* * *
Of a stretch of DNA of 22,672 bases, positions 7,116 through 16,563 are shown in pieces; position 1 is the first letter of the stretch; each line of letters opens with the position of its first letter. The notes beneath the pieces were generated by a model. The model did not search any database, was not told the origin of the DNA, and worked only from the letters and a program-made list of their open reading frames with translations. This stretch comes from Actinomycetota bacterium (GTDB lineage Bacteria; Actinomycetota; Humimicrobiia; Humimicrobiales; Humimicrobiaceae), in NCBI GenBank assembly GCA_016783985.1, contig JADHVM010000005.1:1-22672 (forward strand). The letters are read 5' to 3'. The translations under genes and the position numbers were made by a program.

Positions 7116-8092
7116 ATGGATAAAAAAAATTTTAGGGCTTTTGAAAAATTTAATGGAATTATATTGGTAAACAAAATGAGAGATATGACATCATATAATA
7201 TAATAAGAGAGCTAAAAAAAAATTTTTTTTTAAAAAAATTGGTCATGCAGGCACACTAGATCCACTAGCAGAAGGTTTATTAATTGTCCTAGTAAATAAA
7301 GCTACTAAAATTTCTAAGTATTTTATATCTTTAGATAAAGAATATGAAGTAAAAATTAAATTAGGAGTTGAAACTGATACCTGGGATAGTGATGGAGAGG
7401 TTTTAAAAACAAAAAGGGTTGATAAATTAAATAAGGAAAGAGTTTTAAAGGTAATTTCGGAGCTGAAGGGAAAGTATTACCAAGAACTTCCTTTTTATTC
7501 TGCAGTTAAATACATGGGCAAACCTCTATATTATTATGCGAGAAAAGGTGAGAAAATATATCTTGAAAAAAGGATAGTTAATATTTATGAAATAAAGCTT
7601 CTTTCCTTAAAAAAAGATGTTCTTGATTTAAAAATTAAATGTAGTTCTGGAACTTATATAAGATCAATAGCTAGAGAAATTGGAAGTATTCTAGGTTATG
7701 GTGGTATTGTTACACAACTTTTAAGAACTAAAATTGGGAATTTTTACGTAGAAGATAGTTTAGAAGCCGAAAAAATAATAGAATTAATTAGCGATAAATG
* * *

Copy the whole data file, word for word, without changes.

Of a stretch of DNA of 22,672 bases, positions 7,116 through 16,563 are shown in pieces; position 1 is the first letter of the stretch; each line of letters opens with the position of its first letter. The notes beneath the pieces were generated by a model. The model did not search any database, was not told the origin of the DNA, and worked only from the letters and a program-made list of their open reading frames with translations. This stretch comes from Actinomycetota bacterium (GTDB lineage Bacteria; Actinomycetota; Humimicrobiia; Humimicrobiales; Humimicrobiaceae), in NCBI GenBank assembly GCA_016783985.1, contig JADHVM010000005.1:1-22672 (forward strand). The letters are read 5' to 3'. The translations under genes and the position numbers were made by a program.

Positions 7116-8092
7116 ATGGATAAAAAAAATTTTAGGGCTTTTGAAAAATTTAATGGAATTATATTGGTAAACAAAATGAGAGATATGACATCATATAATA
7201 TAATAAGAGAGCTAAAAAAAAATTTTTTTTTAAAAAAATTGGTCATGCAGGCACACTAGATCCACTAGCAGAAGGTTTATTAATTGTCCTAGTAAATAAA
7301 GCTACTAAAATTTCTAAGTATTTTATATCTTTAGATAAAGAATATGAAGTAAAAATTAAATTAGGAGTTGAAACTGATACCTGGGATAGTGATGGAGAGG
7401 TTTTAAAAACAAAAAGGGTTGATAAATTAAATAAGGAAAGAGTTTTAAAGGTAATTTCGGAGCTGAAGGGAAAGTATTACCAAGAACTTCCTTTTTATTC
7501 TGCAGTTAAATACATGGGCAAACCTCTATATTATTATGCGAGAAAAGGTGAGAAAATATATCTTGAAAAAAGGATAGTTAATATTTATGAAATAAAGCTT
7601 CTTTCCTTAAAAAAAGATGTTCTTGATTTAAAAATTAAATGTAGTTCTGGAACTTATATAAGATCAATAGCTAGAGAAATTGGAAGTATTCTAGGTTATG
7701 GTGGTATTGTTACACAACTTTTAAGAACTAAAATTGGGAATTTTTACGTAGAAGATAGTTTAGAAGCCGAAAAAATAATAGAATTAATTAGCGATAAATG